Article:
Residents Rail Over EPA Earth Movers

An abandoned asbestos dump in Ambler Borough, Pennsylvania became a renewed center of controversy when the EPA began working at the site. Up until the 1960s, the site in this tiny Pennsylvania community was used as a dumping ground for industrial asbestos waste. The waste has remained untouched, covered lightly with vegetation. Without the knowledge of the citizens of Ambler Borough, the Environmental Protection Agency began to operate earth movers at this former asbestos dump. They cleared the patch of land to allow an access road to a nearby creek to be built. Residents raised concerns, saying that this movement of the soil could have broken some of the asbestos waste which remains buried at the site. A disturbance of the asbestos pieces could release fibers into the air; asbestos fibers are known to cause a number of deadly lung ailments in humans who are exposed. Residents of the area believe that they were not properly informed of the actions of the EPA which could have put them at risk for exposure to deadly asbestos fibers. The EPA argues that notices were sent via email to the co-chairs of the BoRit Citizens Advisory Group, a community group that deals with the asbestos site among other concerns.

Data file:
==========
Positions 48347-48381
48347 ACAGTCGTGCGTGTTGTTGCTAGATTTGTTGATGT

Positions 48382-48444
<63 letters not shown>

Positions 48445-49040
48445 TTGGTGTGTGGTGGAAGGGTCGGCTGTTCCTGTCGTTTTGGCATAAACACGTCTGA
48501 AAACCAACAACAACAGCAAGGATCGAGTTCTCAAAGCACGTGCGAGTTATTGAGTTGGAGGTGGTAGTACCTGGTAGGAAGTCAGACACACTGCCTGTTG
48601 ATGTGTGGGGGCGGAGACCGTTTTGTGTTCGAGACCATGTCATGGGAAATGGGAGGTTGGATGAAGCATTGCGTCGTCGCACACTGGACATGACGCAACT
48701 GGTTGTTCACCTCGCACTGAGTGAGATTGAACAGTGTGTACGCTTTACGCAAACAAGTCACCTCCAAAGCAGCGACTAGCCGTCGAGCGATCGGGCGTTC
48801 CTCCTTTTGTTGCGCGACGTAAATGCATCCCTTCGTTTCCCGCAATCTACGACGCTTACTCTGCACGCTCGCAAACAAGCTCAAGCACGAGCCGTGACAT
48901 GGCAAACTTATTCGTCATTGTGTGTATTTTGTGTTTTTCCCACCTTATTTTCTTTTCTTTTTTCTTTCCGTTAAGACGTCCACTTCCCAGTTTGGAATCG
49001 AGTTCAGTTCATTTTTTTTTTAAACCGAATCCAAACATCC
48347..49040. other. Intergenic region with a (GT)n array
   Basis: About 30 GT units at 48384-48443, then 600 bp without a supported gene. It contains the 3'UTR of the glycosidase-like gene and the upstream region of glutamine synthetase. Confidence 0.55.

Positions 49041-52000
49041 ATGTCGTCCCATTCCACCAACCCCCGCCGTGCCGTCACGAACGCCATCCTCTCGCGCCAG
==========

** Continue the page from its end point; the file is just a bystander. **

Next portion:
According to the EPA, it was the responsibility of the group to disseminate the information to residents. Citizens also voiced concerns over the health of the site workers who were originally seen without respirators. After being informed of the unprotected condition of the workers, the EPA then required them to wear the proper safety gear, including respirators to filter out asbestos fibers which could be airborne at the site. The EPA and the advisory group have scheduled meetings to discuss the future of the site. The problem of the contaminated site is ongoing in Ambler Borough and was the main reason that the land remains undeveloped. Even though the owner of the land owes thousands in back taxes, it was pulled from being offered in a tax sale. Until the asbestos waste can be safely disposed of, the site in Ambler Borough will likely remain an empty lot.